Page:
The end of authorship?

I found this piece by John Updike here. I’ve never thought of the Net as a Barthesian deconstructionist end of the author, but Updike’s essay portends the possibility. The Net, though, is an outlet to authorship as well.


Harper Lee and O

Harper Lee will have a letter in an upcoming issue of O. Here’s the story from the wire:

Harper Lee, author of the novel To Kill A Mockingbird, has written a rare published item — a letter for Oprah Winfrey’s magazine on how she became a reader as a child in a rural, Depression-era Alabama town.

The 80-year-old Pulitzer Prize winner quit giving interviews about 40 years ago and, other than a 1983 review of an Alabama history book, has published nothing of significance in some four decades. That makes her article for O, The Oprah Magazine, something of a literary coup for the television talk show celebrity.

In a letter for the magazine’s July "special summer reading issue," Lee tells of becoming a reader before first grade: She was read to by her older sisters and brother, a story a day by her mother, newspaper articles by her father. "Then, of course, it was Uncle Wiggly at bedtime."

She also writes about the scarcity of books in the 1930s in Monroeville, where she grew up and where she lives part of each year. That deficit, combined with a lack of anything else to do — no movies for kids, no parks for games — made books especially treasured, she writes.

"Now, 75 years later in an abundant society where people have laptops, cellphones, iPods, and minds like empty rooms, I still plod along with books," she writes.



New books, new readings

Books bought:

Just So Stories by Rudyard Kipling

Books read:

The Borderland by Edwin Shrake

The verdict: A historical novel blended with myth and fantasy set in the early days of the Republic of Texas. I’ve never read anything of Shrake’s before, despite his prominence in Texas literature. In this novel, though, he slips some with his overwrought exposition of minor characters, such as Mr. Maurice, the manager of the Fincus Hotel in San Antonio. There are several points of plot: There is Romulus and Cullasaja Swift, brother and sister, on a quest to find a legendary ape creature in the hills near what will be Austin. There is the movement of the capital from Houston to Austin. There is the pending marriage of Texas Ranger Capt. Matthew Caldwell, and his patrol of borders of the Republic. The stories merge as the novel wraps up in the battle of Plum Creek, when a band of betrayed Comanches tries to take revenge by attacking Austin. Throughout the novel Shrake blends in historical figures such as Caldwell and Sam Houston with fictional characters such as the Swifts (or I take the Swifts to be fictional). As far as the historical personages, I was told that Shrake takes much liberty, especially with Caldwell. From what I gather, Sam Houston gets used liberally, too. I think Stephen Harrigan’s potrayal of Houston in The Gates of the Alamo, portrays Houston better, scraping away more of the legend than Shrake does. Shrake seems to work with the legendary Old Chief, playing up the wild drunk and womanizer who evades family and seems to lead by default, his leadership accepted as a cult of personality develops around him.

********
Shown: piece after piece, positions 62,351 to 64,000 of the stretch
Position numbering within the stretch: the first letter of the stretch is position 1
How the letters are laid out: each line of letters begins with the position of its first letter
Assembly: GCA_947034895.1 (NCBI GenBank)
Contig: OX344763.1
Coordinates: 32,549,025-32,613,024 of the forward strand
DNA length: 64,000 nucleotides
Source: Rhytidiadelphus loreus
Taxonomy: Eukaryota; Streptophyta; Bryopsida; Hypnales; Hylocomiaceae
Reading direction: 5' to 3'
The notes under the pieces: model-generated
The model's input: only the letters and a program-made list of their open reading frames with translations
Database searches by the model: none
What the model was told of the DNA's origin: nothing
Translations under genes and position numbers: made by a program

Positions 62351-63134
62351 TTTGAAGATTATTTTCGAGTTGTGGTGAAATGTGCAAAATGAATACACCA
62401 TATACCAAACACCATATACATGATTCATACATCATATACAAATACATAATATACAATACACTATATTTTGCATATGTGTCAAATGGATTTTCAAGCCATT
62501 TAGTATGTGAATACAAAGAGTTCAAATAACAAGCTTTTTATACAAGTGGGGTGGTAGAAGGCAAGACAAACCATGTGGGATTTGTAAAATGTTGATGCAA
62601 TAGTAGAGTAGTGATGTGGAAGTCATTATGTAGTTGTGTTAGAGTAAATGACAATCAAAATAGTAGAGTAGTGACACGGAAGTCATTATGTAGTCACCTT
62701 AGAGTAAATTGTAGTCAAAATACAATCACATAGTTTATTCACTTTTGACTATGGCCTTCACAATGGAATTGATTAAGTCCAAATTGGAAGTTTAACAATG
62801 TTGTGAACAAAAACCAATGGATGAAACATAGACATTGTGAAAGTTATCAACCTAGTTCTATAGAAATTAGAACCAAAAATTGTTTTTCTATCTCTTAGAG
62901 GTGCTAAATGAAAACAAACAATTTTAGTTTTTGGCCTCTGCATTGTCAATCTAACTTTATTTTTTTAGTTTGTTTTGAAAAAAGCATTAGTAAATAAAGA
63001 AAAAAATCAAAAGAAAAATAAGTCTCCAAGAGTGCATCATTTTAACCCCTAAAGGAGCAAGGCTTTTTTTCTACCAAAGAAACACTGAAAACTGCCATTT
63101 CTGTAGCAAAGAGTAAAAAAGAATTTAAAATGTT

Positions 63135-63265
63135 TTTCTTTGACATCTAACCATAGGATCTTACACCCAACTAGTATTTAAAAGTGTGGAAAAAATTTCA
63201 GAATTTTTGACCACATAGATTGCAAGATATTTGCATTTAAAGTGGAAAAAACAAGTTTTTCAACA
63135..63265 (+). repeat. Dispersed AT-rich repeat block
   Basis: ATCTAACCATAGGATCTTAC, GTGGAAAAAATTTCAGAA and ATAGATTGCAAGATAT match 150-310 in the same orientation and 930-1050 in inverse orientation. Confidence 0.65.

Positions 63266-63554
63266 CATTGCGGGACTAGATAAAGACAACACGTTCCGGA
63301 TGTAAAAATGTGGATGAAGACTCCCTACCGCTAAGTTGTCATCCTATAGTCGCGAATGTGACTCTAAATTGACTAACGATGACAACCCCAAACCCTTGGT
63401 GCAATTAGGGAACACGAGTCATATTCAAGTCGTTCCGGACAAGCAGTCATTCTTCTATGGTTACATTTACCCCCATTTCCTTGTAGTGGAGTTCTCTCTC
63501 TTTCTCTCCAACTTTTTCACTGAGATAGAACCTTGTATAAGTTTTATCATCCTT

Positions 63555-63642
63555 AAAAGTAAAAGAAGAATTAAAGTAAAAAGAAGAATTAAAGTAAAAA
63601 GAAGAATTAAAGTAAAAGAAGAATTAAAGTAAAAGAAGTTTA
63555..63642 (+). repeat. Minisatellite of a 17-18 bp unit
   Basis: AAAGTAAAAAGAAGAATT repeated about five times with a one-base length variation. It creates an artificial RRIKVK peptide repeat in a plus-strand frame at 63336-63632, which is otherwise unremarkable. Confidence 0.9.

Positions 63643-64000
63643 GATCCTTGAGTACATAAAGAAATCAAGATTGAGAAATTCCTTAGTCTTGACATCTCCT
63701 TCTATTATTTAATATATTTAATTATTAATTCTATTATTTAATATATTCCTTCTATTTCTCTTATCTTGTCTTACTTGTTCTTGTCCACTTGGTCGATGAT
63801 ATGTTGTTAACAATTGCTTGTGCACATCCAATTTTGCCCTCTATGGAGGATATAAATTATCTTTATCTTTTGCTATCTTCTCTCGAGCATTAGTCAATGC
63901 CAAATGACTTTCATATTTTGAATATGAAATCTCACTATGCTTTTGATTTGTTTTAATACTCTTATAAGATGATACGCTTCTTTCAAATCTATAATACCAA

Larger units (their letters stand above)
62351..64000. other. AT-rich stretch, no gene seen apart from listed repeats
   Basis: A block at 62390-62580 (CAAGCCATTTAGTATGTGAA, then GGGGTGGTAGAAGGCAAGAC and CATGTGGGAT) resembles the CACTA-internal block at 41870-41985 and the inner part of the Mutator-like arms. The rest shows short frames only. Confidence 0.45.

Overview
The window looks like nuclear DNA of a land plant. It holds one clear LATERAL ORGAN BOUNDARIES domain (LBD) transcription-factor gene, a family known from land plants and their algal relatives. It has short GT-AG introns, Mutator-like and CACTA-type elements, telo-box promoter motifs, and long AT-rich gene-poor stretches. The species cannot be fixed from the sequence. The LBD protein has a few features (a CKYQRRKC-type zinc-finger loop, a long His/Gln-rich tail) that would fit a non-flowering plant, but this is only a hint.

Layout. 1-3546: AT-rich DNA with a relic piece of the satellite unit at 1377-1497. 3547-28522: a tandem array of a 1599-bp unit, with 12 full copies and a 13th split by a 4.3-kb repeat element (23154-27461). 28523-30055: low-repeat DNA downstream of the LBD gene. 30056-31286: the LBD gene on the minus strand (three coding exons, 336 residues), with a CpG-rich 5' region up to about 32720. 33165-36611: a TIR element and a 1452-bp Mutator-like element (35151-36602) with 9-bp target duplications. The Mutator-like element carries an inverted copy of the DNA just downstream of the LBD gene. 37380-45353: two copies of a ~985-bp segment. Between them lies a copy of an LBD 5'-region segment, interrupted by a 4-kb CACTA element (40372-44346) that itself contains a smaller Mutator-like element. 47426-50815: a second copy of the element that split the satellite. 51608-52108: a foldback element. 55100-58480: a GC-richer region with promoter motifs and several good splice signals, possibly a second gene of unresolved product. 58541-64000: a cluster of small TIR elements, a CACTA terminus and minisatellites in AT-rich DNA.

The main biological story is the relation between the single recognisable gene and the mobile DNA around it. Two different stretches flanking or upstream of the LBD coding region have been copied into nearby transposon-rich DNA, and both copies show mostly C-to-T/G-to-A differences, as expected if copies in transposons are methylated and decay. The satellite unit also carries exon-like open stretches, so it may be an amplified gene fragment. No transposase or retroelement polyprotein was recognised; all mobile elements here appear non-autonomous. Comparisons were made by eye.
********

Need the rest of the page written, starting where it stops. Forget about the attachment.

Spree update

In the time I’ve been away, I’ve finished two books, started two and bought two, adding to my May purchase count.

The two books I finished reading were Nick Hornby’s Polysyllabic Spree and Ken Kesey’s One Flew Over the Cuckoo’s Nest. Hornby’s book was great. It launched my own Polysyllabic project and I learned that Hornby has an austistic boy, as I do. He noted several books–personal narratives–that I may want to look up. I don’t know much about my son’s autism and I’d like to learn more.

Cuckoo’s Nest was OK. Given that the narrator is Chief Bromden, who is probably schizophrenic or some form of parnoid-delusional, makes the story difficult to trust. However, it’s a novel about power and the abuses of power. When Randle McMurphy comes to the institution, he tries his best to disrupt it, and succeeds fairly well. But, Nurse Ratched, representing the powerful, waits him out until he falls well beyond his boundaries. I can see how this novel (one of the 100 novels I’ve chosen for my 100 novels reading project) was important to the Sixties generation; it checks injustices and offers wildness. McMurphy is sort of a prototype of a combination hippie and biker, the rebel with a vague cause of seeing that the patients get somewhat better treatment, but even more that they subject themselves to his charismatic ego, which Ratched catches as his weakness. She thoroughly undoes him and subjects him to lobotomy (sorry for the spoiler), while at the same time, she gets comeuppance. In the end there is no real victory for either of them. Bromden escapes, but what does he have to look forward to? More paranoia? A life on the streets? 

The two books I’ve started are Edwin Shrake’s The Borderlands and Robert Olen Butler’s From Where You Dream. Shrake is a Texas novelist and this is a historical novel set in the early days of the Republic. My colleague Clay recommended the novel, and I’ve been catching up on my Texas literature. This will be part of my 100-novels reading project.

Books bought:

WLT: A Radio Romance by Garrison Keillor

From Where You Dream by Robert Olen Butler